I’m now just beyond five months into an amazing opportunity. When I introduce myself as working at the AP, I always cringe a bit. Perhaps people think I work there because it’s the AP, and it’s big, and has many resources, and there’s a lot to do. But that’s not the sum total reason. I am supported, appreciated, pushed.
As always, I owe everything to my mentors. I’ve been spending time thinking about how those needs have changed over time. A #wjchat this week on the subject merely strengthened my interest. And as much as I am mentored, I’m spending more and more time mentoring others. It helps me improve my ability to describe code, and helps broaden the pool of people doing technical journalism work. And we need more people.
I think it bears pointing out that when I started, I wanted a lot more hand-holding. I still desperately need mentorship though, I have a lot to learn, and many high expectations for myself. The environment I have right now is truly special. It’s special enough that I would follow the people I am lucky enough to work with no matter where we worked. It wouldn’t have to be in a glamarous city, like New York or Washington. And it wouldn’t have to be a big name place. It would be…more than enough to work with these people every day.
So, let’s get down to it. As I seek to mentor more and more, what lessons can I take from people at my current work environment? Here’s a brainstorm:
1. Ask nicely for things, avoiding “Because I said so” syndrome. I can’t recall when I’ve ever been told that I need to do something. “Would you please” or “I thought you might enjoy” or “What do you think about” are the name of the game here. It doesn’t matter if a deadline is close. That’s no excuse for pulling rank, which is a last resort.
2. Give praise when something is done well. I’m thanked for almost everything I do. Obviously, I have to do what I’m asked, but it’s nice when people are friendly about it. Feeling respected and well-cared for is more important than any of us realize.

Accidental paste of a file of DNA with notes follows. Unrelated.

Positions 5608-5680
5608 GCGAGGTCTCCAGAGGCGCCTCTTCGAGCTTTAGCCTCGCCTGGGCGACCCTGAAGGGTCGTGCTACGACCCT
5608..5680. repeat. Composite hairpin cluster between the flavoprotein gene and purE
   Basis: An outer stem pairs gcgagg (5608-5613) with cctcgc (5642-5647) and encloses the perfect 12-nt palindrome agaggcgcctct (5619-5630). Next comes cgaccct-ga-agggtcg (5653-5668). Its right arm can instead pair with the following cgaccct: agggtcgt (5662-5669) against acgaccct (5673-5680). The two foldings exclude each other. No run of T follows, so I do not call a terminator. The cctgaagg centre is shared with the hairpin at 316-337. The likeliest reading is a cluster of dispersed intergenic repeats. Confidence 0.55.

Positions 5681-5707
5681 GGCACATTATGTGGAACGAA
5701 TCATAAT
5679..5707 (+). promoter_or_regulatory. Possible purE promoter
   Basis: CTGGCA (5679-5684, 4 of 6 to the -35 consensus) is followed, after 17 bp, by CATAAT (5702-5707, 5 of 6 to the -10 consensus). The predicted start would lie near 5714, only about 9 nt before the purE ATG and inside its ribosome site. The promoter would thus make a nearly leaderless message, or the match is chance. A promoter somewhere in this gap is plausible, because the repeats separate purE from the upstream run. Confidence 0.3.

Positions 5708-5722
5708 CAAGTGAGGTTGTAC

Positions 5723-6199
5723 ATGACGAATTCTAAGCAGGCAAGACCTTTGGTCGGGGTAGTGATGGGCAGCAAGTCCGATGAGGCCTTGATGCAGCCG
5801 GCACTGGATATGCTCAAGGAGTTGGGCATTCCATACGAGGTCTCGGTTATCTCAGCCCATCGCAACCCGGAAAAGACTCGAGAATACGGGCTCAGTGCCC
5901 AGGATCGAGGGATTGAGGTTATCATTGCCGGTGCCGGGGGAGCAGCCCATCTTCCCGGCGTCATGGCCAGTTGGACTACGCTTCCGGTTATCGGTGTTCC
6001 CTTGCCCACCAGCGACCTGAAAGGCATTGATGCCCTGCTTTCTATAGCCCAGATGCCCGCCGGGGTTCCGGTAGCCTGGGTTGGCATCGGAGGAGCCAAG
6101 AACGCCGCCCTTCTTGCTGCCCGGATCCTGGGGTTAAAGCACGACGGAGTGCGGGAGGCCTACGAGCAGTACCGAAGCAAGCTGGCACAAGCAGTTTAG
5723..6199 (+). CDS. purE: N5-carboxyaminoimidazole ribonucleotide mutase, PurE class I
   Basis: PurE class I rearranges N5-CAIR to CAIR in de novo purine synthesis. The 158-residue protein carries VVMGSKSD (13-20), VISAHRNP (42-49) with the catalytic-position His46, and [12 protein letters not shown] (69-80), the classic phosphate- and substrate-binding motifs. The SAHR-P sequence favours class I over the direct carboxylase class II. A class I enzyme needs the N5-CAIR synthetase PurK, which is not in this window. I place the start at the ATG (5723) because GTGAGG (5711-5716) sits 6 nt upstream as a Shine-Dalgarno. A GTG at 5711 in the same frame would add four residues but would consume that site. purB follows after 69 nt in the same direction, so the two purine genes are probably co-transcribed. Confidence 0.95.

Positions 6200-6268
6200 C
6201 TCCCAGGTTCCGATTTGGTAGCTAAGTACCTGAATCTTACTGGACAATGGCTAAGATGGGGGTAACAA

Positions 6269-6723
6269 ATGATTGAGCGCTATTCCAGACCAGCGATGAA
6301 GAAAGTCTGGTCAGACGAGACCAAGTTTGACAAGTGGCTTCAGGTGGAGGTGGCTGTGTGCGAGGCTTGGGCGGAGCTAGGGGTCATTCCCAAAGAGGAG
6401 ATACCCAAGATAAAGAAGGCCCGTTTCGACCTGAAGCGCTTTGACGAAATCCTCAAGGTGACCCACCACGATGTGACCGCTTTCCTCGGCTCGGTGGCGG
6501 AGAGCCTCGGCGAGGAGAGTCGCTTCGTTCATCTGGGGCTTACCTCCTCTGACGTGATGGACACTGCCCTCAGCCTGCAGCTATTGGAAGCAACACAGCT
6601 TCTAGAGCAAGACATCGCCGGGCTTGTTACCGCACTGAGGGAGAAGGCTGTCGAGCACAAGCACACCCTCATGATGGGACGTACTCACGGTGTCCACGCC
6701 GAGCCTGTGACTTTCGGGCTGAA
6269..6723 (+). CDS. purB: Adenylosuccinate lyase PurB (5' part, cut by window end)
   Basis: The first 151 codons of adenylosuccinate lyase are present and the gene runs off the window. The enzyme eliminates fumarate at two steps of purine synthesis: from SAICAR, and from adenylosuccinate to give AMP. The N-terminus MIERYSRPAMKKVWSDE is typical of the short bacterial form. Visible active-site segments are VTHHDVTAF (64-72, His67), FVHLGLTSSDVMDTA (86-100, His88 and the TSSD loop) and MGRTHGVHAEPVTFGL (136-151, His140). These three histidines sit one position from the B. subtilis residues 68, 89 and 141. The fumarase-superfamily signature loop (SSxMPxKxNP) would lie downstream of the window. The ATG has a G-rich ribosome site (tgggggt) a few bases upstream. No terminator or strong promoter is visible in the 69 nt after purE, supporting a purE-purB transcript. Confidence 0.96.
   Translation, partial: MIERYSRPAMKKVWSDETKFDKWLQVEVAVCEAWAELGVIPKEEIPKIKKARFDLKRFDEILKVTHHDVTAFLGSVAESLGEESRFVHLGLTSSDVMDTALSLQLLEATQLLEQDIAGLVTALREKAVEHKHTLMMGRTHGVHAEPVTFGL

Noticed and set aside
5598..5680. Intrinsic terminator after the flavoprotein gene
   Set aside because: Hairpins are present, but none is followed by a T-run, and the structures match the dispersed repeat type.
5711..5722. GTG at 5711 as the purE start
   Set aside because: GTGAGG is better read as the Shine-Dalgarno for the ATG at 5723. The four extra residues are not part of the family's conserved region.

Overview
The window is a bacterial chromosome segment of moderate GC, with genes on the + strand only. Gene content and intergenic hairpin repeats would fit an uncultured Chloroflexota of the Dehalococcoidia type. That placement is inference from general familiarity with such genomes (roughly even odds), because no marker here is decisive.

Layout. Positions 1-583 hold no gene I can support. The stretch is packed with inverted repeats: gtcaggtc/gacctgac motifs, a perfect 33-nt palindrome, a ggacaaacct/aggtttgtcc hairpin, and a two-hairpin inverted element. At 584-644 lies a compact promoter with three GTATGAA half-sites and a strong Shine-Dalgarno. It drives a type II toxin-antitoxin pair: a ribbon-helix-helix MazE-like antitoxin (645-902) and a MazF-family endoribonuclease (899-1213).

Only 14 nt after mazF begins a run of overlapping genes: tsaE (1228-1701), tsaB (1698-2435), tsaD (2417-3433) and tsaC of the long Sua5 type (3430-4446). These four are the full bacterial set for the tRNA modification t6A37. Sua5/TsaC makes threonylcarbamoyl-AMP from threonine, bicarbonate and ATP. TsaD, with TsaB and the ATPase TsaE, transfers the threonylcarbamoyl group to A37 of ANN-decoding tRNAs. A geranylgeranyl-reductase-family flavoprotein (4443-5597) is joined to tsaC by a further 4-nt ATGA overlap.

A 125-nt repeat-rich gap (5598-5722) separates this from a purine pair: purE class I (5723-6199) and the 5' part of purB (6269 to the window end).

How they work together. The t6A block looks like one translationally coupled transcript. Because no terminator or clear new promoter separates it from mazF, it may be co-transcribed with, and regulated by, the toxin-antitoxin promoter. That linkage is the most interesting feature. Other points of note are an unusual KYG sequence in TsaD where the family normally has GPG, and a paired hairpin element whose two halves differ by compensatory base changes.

3. Listen. I’m pretty comfortable sharing my opinion with anyone who’ll listen, but of course, no one is obligated to give me the time of day. Take the time to pay attention to what someone else has to say. Then decide what to do about it.
4. Be patient. Sometime it takes me 30 seconds to put a coherent sentence together, when it’s technically hard. People just wait.
5. Believe in your mentee. Mentees may go through self-doubt. You wouldn’t be spending the time with them if you didn’t believe they could do it, right? Tell them they can, even when they don’t believe it. They’ll get through the dark place.
6. Say when you don’t know something. No one is omniscient. Realizing this is much like realizing one’s parents aren’t deities sent from on high (sorry Mom and Dad). Once you realize that, you can band together to solve problems. And then you both learn.
7. Trust. When you ask someone to do something, believe they’ll get it done, or come to you for help. No need to check in every 10 minutes, that’s just distracting. But check in on a regular basis, lest someone feel like you’re leaving them to the wolves.
8. Keep your cool. Deadline can have a lot of pressure, but freaking out helps no one. Don’t take offense when a mentee raises her voice, speaks loudly, rants, screams, says it’s not possible. Stay logical and cool, bring levity to the situation. It’ll all be okay.
Most of this doesn’t have to do with actual subject knowledge, although that helps. It’s enough to just be a decent, kind patient human being, interested in helping. And it constantly amazes me how warm and fuzzy I feel with that kind of support at my back.
Thanks for being awesome, AP Interactive. You’re teaching me more than you can possibly know, even how to better pay it forward. There’s no way to articulate just how valuable that is.